Lisa Knelange on secondment

Between August and October 2017, I spent 6 weeks in Marseille, at the Institut de Neurosciences de la Timone (INT). The main reason to go there was because of their excellent knowledge on EEG analyses, and of their work with the KINARM, a robotic device used for force-field and spatial perturbation tasks. During my stay I was supervised by Nicole Malfait and I got to learn more about the project done by Amirhossein Jahani (ESR-13). Amir’s project is closely related to my own, as we both study error correction in human motor learning. The benefit of doing my secondment at INT was that, while I usually only focus on the behavioral processes of motor control, I got to learn more about the neural processes involved.


The objectives of the project were to learn to collect EEG and analyze it with Matlab and Fieldtrip. I specifically got to learn to do Independent Component Analyses (ICA) on EEG data. The next step was to collect and to analyze some of the data for the main project. The project focused on the modulation of EEG β-band in medial post-central areas of the brain. A study of Tan et al. (2014) showed that the β-activity (an increased activity in the β-band frequencies at the end of a movement) increases with decreasing error size. In a study of Torrecillos et al. (2015) it was found that the fore-period was also modulated by error-size. This project focused on disentangling implicit sensorimotor adaptation processes, and explicit mismatch processes. The main idea is that foreperiod β-activity might be more related of the implicit processes of updating sensorimotor mismatches, while post-movement β-activity might reflect explicit mismatch/surprise when experiencing an error. For that reason an experiment in which subjects learned a rotational perturbation in short learning-blocks was designed. Similar to the experiment of Mazzoni & Krakauer (2006), subjects were exposed to trials of rotation during which they explicitly changed their aiming-strategy. The perturbation blocks were only 4 trials long, and subjects were informed when the perturbation was not present anymore. Subjects could account for errors during the perturbation blocks (ROT1-3), but started over-adapting, as was shown before by Mazzoni & Krakauer (2006). The first trial after the perturbation (after effect; AF trial) block should therefore contain the implicit strategy that was learned during the perturbation block. If the modulation of foreperiod β-activity in the sensorimotor areas is indeed involved in the implicit learning of sensorimotor areas, this should be visible during the AF trials, as the explicit strategy is not present during these trials, but the implicit learning is. Below I show some (EEG-ICA) results for one example participant during a rotation (ROT) trial compared to the baseline (BL). We can see that the ROT trials, in which the strategy is applied, the β-activity is modulated. For this participant we could not find the same for the AF vs BL, but a decreased activity in AF trials vs BL trials was found when group analysis was done.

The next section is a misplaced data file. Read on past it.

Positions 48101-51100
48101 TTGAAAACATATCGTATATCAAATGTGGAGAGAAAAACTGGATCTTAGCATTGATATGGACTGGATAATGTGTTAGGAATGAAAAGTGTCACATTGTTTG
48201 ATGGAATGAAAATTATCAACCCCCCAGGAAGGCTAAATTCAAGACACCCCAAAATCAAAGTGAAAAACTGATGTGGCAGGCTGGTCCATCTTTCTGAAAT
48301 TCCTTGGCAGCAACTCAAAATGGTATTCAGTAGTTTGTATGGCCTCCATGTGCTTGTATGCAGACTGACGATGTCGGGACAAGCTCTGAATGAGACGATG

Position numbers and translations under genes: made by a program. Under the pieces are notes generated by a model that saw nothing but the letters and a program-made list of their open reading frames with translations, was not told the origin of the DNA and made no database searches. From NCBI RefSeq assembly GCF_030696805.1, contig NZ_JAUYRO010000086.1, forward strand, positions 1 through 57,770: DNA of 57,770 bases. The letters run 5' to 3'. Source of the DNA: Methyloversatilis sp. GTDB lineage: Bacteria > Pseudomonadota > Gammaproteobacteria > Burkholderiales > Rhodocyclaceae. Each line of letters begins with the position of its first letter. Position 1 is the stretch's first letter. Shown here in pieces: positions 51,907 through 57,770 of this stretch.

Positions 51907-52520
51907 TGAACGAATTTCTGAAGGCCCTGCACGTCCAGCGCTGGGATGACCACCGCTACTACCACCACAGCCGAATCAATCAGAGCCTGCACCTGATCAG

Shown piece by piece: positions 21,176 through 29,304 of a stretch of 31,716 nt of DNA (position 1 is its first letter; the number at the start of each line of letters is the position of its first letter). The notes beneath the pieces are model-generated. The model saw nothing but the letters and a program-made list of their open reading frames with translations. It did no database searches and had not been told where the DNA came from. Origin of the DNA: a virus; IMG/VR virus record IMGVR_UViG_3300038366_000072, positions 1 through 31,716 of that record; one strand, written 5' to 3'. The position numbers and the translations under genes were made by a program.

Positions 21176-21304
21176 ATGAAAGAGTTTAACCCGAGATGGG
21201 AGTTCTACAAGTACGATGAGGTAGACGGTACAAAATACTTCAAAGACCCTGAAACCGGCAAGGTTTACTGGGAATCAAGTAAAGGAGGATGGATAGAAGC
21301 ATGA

For the full extend of the project I’d like to refer you to the page of Amir (

During the 6 weeks I took part in some data-collection for this project, and also was a participant myself. I analyzed the data of some of the participants. Thanks to Nicole Malfait and Amirhossein Jahani I have learned a lot about EEG methods, ICA and the neural processes involved in sensorimotor learning. My stay at INT Marseille also taught me about the workings at other labs, which was very insightful. I very much enjoyed this secondment.

lisa secondment